• Code shrinking: If you want to enable code shrinking for your entire app project (including its dynamic feature modules), you must do so from the base module’s build.gradle file. That is, you can include custom ProGuard rules in a dynamic feature module, but the minifyEnabled property in dynamic feature module build configurations is ignored.
  • The splits block is ignored: When building an app bundle, Gradle ignores properties in the android.splits block. If you want to control which types of configuration APKs your app bundle supports, instead use android.bundle to disable types of configuration APKs.
  • App versioning: The base module determines the version code and version name for your entire app project. For more information, go to the section about how to Manage app updates.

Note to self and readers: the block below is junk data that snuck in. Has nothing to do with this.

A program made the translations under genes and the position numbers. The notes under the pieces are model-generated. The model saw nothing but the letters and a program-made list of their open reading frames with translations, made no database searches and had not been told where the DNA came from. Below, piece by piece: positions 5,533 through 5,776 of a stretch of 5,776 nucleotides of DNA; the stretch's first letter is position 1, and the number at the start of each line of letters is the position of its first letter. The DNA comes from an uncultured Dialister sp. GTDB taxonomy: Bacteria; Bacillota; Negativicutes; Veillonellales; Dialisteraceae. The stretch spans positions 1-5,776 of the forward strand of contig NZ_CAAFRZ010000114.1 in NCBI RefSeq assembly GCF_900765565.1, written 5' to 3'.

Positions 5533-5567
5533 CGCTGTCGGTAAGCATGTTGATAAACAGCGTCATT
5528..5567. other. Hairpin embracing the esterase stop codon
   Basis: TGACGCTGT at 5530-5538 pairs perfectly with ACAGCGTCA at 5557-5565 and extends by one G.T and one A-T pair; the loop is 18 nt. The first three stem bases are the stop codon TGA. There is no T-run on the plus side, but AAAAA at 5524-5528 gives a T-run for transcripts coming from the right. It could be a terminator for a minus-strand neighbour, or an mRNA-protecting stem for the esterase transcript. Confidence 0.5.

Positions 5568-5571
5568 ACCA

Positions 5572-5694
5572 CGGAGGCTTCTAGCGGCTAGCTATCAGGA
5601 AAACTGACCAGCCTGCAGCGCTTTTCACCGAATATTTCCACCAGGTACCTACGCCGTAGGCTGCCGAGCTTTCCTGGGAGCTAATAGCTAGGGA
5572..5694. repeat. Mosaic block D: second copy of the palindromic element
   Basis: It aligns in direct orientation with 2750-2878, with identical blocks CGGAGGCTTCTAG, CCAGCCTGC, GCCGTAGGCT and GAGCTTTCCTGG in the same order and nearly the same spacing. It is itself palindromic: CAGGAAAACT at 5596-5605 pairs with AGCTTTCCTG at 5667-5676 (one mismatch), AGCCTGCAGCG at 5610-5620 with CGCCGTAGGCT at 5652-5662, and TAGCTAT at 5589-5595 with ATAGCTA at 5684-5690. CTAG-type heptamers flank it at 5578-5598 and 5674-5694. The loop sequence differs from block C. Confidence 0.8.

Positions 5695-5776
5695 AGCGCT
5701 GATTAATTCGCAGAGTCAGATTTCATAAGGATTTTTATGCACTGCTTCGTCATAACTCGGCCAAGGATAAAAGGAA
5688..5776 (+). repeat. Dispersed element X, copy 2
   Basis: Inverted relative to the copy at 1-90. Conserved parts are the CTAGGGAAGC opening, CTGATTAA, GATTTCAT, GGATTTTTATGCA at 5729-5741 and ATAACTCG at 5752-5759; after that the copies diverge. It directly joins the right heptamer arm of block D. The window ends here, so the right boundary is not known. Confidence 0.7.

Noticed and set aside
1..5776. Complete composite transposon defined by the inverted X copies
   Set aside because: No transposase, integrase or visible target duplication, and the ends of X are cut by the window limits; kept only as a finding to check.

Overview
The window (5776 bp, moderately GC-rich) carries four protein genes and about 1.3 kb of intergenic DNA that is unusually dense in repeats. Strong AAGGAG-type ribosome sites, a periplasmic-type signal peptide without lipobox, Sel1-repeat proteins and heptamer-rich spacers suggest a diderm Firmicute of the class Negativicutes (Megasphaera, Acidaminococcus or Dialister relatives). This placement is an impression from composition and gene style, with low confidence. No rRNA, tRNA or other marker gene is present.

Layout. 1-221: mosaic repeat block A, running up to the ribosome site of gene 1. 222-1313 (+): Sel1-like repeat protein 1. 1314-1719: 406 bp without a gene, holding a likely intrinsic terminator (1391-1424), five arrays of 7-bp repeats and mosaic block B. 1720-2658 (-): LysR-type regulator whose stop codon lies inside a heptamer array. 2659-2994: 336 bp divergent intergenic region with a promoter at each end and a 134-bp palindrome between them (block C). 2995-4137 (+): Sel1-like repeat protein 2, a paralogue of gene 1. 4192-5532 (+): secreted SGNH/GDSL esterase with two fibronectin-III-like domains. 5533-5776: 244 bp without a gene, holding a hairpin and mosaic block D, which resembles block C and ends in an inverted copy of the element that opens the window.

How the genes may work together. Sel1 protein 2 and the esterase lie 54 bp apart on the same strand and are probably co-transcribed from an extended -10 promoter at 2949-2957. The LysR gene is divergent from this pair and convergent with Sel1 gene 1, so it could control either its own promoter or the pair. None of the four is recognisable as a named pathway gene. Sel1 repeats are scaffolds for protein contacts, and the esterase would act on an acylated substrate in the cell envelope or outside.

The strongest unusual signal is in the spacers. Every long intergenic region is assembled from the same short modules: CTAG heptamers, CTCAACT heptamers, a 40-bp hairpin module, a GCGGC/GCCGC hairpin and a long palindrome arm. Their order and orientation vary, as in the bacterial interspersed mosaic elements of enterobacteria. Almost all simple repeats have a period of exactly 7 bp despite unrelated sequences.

Disable types of configuration APKs

By default, when you build an app bundle, it supports generating configuration APKs for each set of language resources, screen density resources, and ABI libraries. Using the android.bundle block in your base module’s build.gradle file, as shown below, you can disable support for one or more types of configuration APKs:

android {
    // When building Android App Bundles, the splits block is ignored.
    splits {...}

    // Instead, use the bundle block to control which types of configuration APKs
    // you want your app bundle to support.
    bundle {
        language {
            // Specifies that the app bundle should not support
            // configuration APKs for language resources. These